"The federal agency that oversees Medicaid confirmed Thursday that some money states receive as rebates from drugmakers will now be redirected to the federal government to help pay for the new health overhaul," Kaiser Health News
reports. "However, federal officials said that states' losses would be offset by other changes in Medicaid, the federal-state health care program for low-income people. The health law increases the rebates that drugmakers must offer state Medicaid programs from 15.1 percent to 23.1 percent for most brand name drugs, and by smaller amounts for other drugs and generics. In the past, states and Washington shared those savings. But under the new law, Washington will keep all rebates within that 8-percentage-point range."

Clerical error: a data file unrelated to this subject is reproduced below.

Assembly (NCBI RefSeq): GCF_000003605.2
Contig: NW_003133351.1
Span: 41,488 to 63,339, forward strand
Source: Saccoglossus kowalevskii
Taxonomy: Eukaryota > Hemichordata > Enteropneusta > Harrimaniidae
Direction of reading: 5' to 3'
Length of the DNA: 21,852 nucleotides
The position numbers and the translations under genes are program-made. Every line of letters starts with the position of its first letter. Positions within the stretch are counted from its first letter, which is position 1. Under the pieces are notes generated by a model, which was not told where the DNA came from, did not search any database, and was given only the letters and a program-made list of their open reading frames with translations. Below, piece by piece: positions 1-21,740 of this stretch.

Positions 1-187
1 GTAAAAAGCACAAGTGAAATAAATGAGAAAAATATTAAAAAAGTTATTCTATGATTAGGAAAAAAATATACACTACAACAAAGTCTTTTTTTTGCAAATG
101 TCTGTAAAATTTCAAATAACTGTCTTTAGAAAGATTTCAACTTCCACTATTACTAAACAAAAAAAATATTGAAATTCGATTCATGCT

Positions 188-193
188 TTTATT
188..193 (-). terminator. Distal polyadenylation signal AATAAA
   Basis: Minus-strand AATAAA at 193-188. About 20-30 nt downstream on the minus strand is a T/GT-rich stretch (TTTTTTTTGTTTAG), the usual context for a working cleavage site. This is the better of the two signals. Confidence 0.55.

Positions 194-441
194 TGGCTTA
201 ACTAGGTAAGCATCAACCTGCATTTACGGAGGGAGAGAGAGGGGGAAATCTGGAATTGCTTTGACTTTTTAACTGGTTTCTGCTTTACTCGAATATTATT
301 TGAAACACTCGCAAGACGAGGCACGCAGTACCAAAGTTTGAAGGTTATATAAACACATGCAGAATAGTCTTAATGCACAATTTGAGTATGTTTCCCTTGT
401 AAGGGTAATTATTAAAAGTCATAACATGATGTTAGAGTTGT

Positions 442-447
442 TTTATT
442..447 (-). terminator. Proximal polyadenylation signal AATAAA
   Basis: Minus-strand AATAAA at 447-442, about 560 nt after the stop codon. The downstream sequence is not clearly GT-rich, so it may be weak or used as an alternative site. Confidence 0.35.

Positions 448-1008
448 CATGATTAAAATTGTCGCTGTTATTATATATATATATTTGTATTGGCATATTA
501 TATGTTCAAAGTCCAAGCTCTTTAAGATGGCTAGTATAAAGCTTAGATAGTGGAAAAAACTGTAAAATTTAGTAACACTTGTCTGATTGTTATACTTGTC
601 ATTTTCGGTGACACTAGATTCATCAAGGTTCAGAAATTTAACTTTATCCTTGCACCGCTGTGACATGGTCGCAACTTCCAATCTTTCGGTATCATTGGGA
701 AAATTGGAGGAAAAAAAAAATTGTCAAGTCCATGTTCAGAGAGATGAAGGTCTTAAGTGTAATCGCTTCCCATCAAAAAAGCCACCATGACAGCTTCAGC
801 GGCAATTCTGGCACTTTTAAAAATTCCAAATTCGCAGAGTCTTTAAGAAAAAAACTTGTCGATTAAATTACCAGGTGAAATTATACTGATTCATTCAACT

"State officials had hoped the federal government would interpret the law in a way that left their discounts untouched. But in a letter Thursday to state Medicaid officials, the federal Centers for Medicare and Medicaid Services explained, 'The amount of the savings resulting from the increases in the rebate percentages … will be remitted to the Federal government'" (Weaver, 4/22). The Associated Press/CNBC
: Meanwhile, "[a] report from a liberal think tank says Indiana and other states are exaggerating their costs for expanding Medicaid under the federal health care overhaul. The Center on Budget and Policy Priorities says states' Medicaid costs from 2014 through 2019 will rise 1.25 percent over what they would have spent on Medicaid without the recently approved legislation. … A report for the state by Milliman, an actuarial consulting firm, found Indiana's Medicaid costs would increase $200 million through 2019 and go up by a total of $2.3 billion over the next 10 years… The center's report said those calculations were flawed (4/22).